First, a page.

Authority

Consider more than government and academic sites. Nonprofit institutions' URLs generally end in .org and can offer rich sources of information. The American Cancer Society provides up-to-date information on research into many aspects associated with different types of cancer. The URL endings are a guideline to a site's authority. Be warned. Some sites such as Wikipedia end in .org. While it is a nonprofit organization, information Wikipedia posts is NOT considered citable. Anyone can enter the site and create their own posts or add misleading or incorrect information to existing posts.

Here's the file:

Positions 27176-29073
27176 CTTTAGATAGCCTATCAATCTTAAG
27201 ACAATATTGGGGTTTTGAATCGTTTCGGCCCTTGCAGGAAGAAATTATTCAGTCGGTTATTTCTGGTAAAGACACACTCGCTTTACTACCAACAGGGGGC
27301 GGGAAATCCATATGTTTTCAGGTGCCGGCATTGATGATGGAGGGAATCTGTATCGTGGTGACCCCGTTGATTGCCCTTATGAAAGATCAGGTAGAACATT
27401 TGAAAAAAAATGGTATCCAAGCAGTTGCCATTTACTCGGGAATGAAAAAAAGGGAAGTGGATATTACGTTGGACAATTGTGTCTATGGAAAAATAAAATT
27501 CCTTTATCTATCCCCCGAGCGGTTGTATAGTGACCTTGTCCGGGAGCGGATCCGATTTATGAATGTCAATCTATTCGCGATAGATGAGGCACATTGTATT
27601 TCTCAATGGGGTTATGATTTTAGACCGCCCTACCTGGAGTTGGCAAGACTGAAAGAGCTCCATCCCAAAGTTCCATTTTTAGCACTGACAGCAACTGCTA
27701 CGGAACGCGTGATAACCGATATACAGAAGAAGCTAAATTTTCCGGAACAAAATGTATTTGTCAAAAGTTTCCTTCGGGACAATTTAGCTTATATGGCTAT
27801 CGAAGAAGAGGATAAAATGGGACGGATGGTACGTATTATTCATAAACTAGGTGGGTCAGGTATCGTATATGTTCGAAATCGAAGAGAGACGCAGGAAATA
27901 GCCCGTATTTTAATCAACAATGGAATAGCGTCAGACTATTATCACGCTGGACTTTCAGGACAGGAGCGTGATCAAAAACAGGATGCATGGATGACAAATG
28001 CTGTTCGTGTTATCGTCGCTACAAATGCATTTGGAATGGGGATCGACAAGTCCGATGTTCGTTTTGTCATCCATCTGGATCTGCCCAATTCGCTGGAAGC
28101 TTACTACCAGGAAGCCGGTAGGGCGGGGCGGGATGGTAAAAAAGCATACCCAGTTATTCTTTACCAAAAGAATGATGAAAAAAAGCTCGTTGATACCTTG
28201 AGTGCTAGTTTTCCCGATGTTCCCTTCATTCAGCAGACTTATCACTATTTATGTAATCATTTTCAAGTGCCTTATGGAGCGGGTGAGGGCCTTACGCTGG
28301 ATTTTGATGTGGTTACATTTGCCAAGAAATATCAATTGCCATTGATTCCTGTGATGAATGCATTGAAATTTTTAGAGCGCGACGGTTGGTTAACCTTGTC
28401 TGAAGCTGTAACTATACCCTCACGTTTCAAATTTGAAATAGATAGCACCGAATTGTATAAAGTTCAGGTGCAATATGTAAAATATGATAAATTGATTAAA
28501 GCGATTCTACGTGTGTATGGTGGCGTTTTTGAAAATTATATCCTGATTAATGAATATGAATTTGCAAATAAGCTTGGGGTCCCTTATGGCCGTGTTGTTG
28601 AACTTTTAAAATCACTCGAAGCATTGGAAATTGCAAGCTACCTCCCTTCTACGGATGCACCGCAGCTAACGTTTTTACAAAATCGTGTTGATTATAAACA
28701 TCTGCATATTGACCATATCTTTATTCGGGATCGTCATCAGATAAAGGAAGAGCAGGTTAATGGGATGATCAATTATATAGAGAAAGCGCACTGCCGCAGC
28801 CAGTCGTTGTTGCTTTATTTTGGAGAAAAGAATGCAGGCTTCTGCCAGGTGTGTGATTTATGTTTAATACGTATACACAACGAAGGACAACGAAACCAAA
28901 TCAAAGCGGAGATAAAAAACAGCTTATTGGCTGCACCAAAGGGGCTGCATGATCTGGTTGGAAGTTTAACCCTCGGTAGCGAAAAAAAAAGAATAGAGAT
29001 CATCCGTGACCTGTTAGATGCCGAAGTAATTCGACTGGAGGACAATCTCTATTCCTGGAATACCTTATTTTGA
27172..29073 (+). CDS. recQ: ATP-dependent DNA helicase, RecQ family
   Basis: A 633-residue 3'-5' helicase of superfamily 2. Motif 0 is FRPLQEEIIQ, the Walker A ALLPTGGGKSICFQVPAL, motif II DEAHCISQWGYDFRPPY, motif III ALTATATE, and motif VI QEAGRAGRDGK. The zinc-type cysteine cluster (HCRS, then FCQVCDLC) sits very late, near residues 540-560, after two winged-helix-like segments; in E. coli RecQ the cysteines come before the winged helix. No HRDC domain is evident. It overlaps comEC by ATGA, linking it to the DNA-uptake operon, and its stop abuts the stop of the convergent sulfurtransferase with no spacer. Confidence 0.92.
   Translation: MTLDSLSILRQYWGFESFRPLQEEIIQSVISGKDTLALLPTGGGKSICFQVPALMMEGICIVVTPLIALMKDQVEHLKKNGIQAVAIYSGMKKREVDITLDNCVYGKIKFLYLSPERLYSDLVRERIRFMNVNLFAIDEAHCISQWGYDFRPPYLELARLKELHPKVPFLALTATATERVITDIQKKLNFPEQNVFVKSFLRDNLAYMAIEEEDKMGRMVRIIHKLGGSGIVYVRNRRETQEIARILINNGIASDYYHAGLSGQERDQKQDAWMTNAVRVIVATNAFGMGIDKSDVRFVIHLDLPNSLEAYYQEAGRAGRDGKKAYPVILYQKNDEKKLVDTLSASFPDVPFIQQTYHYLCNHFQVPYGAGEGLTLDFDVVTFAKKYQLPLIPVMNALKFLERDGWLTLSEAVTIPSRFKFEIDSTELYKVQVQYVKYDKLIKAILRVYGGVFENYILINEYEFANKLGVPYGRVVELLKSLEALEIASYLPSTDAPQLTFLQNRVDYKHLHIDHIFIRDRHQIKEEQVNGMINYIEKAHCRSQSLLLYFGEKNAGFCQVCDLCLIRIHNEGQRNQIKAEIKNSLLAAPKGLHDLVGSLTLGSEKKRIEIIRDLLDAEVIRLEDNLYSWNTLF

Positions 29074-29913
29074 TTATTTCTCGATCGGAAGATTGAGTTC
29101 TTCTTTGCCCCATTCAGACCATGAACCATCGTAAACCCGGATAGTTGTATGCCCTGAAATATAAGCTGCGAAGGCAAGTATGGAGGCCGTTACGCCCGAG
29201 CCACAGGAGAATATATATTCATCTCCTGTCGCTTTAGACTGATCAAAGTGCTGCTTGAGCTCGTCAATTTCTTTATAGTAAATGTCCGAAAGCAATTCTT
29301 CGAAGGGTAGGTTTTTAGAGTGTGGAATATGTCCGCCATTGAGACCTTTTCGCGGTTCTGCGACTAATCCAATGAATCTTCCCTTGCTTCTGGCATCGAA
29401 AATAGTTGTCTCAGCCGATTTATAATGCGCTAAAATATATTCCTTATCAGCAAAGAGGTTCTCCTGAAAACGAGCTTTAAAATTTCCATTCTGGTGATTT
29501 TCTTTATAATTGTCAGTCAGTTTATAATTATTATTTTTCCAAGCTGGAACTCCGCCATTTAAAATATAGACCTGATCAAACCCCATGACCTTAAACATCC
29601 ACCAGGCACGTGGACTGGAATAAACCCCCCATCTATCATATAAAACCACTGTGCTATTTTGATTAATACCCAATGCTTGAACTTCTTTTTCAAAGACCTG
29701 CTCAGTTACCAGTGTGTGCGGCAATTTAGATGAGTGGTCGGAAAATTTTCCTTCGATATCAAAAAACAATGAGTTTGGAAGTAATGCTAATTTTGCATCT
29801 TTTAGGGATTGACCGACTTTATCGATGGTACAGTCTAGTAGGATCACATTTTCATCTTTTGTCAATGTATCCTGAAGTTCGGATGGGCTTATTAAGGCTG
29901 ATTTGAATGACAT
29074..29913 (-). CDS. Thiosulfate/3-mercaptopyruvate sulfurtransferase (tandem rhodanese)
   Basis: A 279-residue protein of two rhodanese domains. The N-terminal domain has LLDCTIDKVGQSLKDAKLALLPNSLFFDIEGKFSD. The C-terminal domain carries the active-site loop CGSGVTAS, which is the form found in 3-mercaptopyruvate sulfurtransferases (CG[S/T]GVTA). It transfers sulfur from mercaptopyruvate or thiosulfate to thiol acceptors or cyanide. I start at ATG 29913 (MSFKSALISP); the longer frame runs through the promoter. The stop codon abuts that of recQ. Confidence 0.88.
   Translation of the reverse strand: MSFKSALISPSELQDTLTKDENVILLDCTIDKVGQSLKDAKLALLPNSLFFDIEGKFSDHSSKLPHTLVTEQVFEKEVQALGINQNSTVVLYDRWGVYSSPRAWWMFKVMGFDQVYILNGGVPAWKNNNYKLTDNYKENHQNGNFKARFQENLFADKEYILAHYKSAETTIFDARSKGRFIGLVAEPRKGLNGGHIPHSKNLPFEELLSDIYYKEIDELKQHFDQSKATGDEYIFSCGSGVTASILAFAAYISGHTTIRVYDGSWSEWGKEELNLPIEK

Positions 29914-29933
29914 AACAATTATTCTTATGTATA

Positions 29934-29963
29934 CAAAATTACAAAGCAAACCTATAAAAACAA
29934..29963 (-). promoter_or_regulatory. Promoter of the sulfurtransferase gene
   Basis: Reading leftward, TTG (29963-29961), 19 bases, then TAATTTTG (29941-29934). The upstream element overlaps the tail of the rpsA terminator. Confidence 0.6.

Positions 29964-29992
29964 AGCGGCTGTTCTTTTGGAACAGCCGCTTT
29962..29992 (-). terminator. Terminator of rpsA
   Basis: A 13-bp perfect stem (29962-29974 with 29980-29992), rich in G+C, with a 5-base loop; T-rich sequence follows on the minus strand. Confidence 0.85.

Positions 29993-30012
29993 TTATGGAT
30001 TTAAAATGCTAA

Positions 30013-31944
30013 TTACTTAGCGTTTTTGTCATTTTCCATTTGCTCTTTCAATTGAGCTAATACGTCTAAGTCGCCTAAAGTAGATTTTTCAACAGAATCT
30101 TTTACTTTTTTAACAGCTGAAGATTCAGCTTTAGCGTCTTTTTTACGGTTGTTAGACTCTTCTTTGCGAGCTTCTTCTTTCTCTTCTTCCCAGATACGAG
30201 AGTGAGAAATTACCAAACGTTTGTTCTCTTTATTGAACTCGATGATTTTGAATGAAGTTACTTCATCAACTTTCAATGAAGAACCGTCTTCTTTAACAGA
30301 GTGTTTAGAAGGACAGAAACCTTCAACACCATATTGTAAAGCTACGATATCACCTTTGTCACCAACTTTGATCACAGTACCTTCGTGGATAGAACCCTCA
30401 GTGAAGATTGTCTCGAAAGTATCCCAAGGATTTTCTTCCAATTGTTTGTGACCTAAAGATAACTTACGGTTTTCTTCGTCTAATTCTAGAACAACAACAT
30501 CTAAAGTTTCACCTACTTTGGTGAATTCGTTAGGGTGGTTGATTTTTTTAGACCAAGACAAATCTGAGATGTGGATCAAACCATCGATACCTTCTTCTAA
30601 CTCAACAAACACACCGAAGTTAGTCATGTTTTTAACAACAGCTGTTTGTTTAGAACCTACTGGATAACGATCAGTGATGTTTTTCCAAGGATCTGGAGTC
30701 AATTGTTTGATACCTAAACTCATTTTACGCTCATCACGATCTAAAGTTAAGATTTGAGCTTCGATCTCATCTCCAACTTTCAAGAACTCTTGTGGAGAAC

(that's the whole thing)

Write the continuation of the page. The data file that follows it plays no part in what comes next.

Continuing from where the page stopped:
Other popular URL endings or extensions are .net for internet service providers and .mil for U. S. military websites. Can an individual not considered an expert in a subject develop a website because it's their hobby? Of course. Val was surprised that the History of Tattooing site she had found earlier was not only a class project; it was merely an interest of the site's author. An individual's hobby does not make that person an expert in the subject. The information may sound legitimate. But, if you cannot determine that the author has some type of expertise in the subject, try looking for another source. Commercial websites usually end with .com or .co. Individuals and businesses can buy a website name and post information that they want to disseminate. Remember, there are plenty of websites posted on the World Wide Web. Look for sites that are backed by a known authority.